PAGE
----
This case study presents the development and practice of a model for youth mental health (YMH) services in New South Wales (NSW), Australia, for youth participation in governance, planning and implementation, termed the Youth Alliance (YA), and for improving families and carers participation in the mental health service. The approaches used enable youth participation and empowerment, particularly for youth from disadvantaged backgrounds, with a paid youth co-ordinator; having mentors for peer workers; flexible models of participation providing initial and ongoing training and development and involving youth in the design of youth friendly mental health services. Children and Young Peoples Mental Health developed a clinical model for the Central Coast region; a co-located ‘one stop shop’ (the ycentral physical site); a YMH specific website and primary care level YMH initiatives.
This study discusses citizen participation in health promotion in management councils in public primary care units in Cidade Tiradentes, São Paulo, Brazil. Participation is strengthened by: 1. Promoting civil society/health worker alliances to support a universal health system; 2. Building spaces and programmes for citizen engagement; 3. Fostering teamwork and personnel capacities to connect to communities; 4. Supporting community health workers in mediating citizens links with health workers; and 5. Forums of civil society, health workers and officials to promote social rights.
Bridge for Health is a grassroots network, using a co-operative model to build shared ownership and accountability for health promotion and population health, promote mentoring and youth engagement and mobilise inclusive and participatory models for realising population health and well-being. It works with and networks a range of people, including those in workplaces, to bring about change and ‘grow’ the model of participation for improved population health and wellbeing. The Bridge for Health co-operative model enables organisational practices that are consistent with the network’s underlying values and principles of participation.
The six experiences in this case study point to the positive role of empowered, formal citizen councils and processes and community-led processes in historically mobilised neighbourhoods of Chile to support inclusion and decision-making control of vulnerable groups, including youth and immigrants. From formal spaces, participants are increasingly forming networks and organisations to drive demands for decision-making power and state support for their claims.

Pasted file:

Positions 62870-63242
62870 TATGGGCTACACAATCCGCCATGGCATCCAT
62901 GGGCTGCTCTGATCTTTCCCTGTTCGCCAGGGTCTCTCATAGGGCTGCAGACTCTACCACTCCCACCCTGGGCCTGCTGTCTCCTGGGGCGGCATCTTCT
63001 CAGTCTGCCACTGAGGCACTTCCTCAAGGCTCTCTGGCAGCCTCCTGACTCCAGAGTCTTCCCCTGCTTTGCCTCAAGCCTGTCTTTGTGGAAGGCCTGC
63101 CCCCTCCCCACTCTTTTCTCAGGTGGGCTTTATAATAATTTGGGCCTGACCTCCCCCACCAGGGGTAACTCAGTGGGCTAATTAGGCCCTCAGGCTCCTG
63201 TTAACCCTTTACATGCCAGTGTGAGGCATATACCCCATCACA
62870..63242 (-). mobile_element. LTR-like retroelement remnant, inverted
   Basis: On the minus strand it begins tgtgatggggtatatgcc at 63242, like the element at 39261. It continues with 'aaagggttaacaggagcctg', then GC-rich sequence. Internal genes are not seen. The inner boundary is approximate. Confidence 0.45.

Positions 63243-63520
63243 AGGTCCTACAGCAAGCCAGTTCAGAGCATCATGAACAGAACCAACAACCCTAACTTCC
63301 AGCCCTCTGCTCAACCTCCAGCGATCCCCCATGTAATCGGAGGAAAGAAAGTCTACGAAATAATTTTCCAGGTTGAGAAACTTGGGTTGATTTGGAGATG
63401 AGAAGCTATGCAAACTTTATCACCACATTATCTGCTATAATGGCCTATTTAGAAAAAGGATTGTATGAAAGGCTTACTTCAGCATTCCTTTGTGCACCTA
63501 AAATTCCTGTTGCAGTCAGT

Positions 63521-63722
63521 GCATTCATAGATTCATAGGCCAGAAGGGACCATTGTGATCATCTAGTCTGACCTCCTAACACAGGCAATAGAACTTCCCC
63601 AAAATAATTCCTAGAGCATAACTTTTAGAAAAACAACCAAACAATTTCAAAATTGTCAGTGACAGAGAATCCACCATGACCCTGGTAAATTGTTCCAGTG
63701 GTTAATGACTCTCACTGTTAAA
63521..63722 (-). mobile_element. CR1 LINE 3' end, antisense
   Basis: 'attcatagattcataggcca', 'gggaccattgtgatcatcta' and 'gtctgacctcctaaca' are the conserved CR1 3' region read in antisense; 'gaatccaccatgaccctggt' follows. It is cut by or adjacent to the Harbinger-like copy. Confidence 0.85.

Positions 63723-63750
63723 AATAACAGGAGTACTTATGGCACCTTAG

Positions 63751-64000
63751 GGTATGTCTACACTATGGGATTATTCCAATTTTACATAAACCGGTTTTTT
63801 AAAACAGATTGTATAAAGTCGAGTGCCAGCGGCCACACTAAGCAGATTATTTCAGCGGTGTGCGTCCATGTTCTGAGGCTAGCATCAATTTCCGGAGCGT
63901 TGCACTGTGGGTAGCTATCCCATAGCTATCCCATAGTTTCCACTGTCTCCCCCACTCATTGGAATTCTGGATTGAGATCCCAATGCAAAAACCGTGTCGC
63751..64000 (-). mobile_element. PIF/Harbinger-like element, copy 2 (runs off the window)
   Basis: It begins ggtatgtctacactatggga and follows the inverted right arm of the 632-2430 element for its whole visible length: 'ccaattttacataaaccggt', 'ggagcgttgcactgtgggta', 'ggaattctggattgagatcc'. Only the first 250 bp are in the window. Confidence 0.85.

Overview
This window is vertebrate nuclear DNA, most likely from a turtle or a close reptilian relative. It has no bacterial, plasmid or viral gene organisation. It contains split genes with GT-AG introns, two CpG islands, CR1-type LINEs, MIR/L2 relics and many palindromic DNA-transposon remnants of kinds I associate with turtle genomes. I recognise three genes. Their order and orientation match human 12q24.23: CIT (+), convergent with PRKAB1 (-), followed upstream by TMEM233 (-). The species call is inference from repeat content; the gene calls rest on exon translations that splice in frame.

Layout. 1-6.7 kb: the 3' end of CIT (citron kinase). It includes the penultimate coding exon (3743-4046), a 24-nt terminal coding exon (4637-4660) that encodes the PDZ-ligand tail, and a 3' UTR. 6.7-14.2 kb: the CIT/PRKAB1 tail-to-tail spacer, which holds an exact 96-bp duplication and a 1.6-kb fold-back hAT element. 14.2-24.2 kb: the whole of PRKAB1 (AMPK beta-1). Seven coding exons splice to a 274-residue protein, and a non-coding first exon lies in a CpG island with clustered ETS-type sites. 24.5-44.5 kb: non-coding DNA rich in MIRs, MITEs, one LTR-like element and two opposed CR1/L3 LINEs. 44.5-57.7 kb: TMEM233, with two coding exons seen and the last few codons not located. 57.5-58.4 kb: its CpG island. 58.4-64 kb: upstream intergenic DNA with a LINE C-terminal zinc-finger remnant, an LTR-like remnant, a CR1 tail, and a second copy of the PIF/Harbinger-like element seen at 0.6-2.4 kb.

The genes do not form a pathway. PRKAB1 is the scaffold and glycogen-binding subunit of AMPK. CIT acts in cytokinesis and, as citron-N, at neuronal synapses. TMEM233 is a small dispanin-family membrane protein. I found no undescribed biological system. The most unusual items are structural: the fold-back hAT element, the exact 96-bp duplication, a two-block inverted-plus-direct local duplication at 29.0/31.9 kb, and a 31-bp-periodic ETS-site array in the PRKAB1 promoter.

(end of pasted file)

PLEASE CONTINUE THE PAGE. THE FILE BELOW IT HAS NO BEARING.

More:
This case study reports the work of the municipality and communities in the Metropolitan District of Quito (DMQ) and the Municipality of Quito Health Department in the project Healthy Neighbourhoods - closing the gap in health inequality. The project involves community-led initiatives to integrate health in urban planning, decisions on local investment and public policy. Quito residents in community meetings and health teams use information on health and its local determinants to set local priorities and plans and to take actions to promote healthy physical, economic, and social environments. DMQ has also facilitated a community-led certification of ‘healthy spaces’ (such as in fresh food markets and schools). The processes used for information gathering, analysis and priority setting in the community; and the measures used to encourage co-ordination across sectors, and the gathering, analysis and use of information to support community and cross-sectoral roles and actions in solving problems are now being exchanged with other municipalities in Latin American countries.
This case study reports the work of Sahbhagi Shikshan Kendra (SSK) and communities in Varanasi, Uttar Pradesh. SSK supports citizens and builds citizen leaders and collective and community based organisations (CBOs) to make claims on the state, especially amongst women. It supports the formation of women’s and adolescent groups, provides information on government schemes and builds functional literacy skills and capacities. The communities implement social audits, hold public hearings and dialogue with local authorities, and work with community health workers and panchayats to improve healthy environments, to make claims on services and benefits and to improve health service performance.